A beautifully conceived documentary inquiry into the life and work of Southern writer Larry Brown, “The Rough South of Larry Brown” is chock-full of valuable insight for readers and aspiring writers alike. Through intimate conversations with Brown and his wife, it offers a candid, unrefined portrait of Brown’s decadelong struggle to become a published writer, as well as the intense dedication his writing demands now that he is established. There’s no Cinderella story here, and director Gary Hawkins doesn’t overextend himself by trying to include the perspectives of Brown’s fans, friends, publishers, etc. The frame of the film is compact, like one of Brown’s own stories, the result quite impressive. A fine companion piece to this year’s other standout lit-world docu, “Stone Reader,” pic is a natural for docu fests and sidebars, but also could perform in specialized theatrical venues.
Brown is arguably one of the most electrifying prose stylists working today. Pat Conroy has said Brown writes like a force of nature. He creates novels and stories that might be satirized as being the literary equivalent of those country songs about a wife who’s left and a truck that’s done broke down — if Brown’s stories weren’t so good. Brown works with sunlight, heat, dust and thick Southern air as distinctively as Faulkner or Flannery O’Connor.
As Brown puts it, the physical process of putting words on paper is not significantly different from the roof-building, fire-fighting and pulpwood-cutting he did in the years before he was able to support himself from his writing. Putting together a novel or a collection of stories is a long, slow, arduous haul, and for the time “Rough South” is on screen, it immerses us in that process, offering a sense of how Brown’s fiction emerges from his environment and his fertile mind. But you don’t have to know or even like Brown’s work to admire the thoughtfulness and craftsmanship of Hawkins’ film, which is inspiring for its suggestion that all the bloody sacrifices of writing lead to handsome, intangible rewards.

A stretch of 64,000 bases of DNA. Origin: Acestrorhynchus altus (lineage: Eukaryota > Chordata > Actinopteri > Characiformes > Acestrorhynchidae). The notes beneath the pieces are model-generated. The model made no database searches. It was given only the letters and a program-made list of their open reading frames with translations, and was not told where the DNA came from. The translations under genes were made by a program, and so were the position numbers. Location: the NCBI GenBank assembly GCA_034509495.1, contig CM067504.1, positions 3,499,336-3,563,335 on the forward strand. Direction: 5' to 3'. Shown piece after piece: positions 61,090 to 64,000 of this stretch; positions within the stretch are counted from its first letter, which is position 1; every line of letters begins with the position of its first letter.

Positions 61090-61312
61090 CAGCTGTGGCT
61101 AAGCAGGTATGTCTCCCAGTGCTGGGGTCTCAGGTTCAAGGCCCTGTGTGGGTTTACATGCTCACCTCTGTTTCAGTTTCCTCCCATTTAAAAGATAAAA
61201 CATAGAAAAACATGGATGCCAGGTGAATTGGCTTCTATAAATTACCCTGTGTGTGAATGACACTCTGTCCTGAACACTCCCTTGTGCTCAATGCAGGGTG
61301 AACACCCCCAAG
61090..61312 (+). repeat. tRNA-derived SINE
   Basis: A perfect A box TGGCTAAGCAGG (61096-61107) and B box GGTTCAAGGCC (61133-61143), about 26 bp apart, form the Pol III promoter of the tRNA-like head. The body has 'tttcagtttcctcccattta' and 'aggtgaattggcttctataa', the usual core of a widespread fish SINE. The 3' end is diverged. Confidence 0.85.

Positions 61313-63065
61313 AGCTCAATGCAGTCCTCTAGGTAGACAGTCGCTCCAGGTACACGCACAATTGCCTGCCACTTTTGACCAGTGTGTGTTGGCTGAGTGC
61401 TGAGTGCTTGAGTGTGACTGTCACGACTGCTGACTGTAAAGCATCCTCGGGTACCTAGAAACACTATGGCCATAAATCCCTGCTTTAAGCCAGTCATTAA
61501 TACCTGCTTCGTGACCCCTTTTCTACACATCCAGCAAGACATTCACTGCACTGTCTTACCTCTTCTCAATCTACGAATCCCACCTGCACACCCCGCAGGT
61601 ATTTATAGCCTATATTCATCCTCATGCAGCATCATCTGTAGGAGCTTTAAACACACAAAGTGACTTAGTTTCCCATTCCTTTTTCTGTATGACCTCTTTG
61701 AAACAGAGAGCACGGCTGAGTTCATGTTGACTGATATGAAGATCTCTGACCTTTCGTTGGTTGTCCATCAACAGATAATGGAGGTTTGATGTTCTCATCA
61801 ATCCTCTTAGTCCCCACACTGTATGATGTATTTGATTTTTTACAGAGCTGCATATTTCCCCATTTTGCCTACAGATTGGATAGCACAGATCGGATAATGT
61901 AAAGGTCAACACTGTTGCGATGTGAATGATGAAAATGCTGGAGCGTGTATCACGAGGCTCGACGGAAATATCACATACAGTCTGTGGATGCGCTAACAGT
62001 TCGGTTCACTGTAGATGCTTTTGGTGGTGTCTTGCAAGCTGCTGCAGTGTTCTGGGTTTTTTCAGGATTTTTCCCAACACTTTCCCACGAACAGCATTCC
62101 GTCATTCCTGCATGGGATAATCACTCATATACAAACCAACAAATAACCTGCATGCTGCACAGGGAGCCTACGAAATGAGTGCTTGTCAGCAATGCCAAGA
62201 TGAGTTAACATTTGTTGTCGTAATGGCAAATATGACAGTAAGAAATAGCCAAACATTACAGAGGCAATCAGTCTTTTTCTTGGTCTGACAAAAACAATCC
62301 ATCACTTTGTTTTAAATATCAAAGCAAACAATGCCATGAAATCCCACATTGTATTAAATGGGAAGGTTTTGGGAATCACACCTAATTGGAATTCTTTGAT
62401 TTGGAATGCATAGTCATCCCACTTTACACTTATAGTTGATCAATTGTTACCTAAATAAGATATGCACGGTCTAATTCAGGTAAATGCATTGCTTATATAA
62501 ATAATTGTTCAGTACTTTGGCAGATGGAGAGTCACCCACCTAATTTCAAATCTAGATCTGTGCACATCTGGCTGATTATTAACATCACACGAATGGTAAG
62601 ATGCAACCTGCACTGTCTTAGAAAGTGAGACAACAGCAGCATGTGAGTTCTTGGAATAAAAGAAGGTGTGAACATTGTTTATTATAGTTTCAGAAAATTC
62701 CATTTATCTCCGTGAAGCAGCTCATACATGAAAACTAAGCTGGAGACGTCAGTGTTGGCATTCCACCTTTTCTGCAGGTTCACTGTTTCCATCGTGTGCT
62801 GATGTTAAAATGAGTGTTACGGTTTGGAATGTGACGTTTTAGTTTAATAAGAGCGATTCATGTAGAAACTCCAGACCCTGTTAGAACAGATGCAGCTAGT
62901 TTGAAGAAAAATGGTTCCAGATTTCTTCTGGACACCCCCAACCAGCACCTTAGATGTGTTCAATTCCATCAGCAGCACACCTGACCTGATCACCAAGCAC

If Brown’s story sounds familiar, it may be because his semi-autobiographical novella “92 Days” was the basis for Arliss Howard’s directorial debut, “Big Bad Love.” Howard’s film, with its hackneyed surrealism and strained artsiness, fell so wide of Brown’s mark that it’s particularly valuable to now have “Rough South,” which in addition to its docu component adapts three of his short stories to the screen. Any frame of these sterling vignettes gives off a better sense of Brown’s boozy bar rooms and Mississippi backroads than “Big Bad Love” did, and the segments are disappointing only for employing narrators who don’t always speak with the impassioned force Brown’s words deserve. Of the trio, “Wild Thing,” presented as a series of black-and-white stills with voiceover, is the most ravishing, while “Samaritans” features a resplendent perf by Will Patton, who is perfectly suited to Brown’s gallery of stoic, hard-drinking archetypes.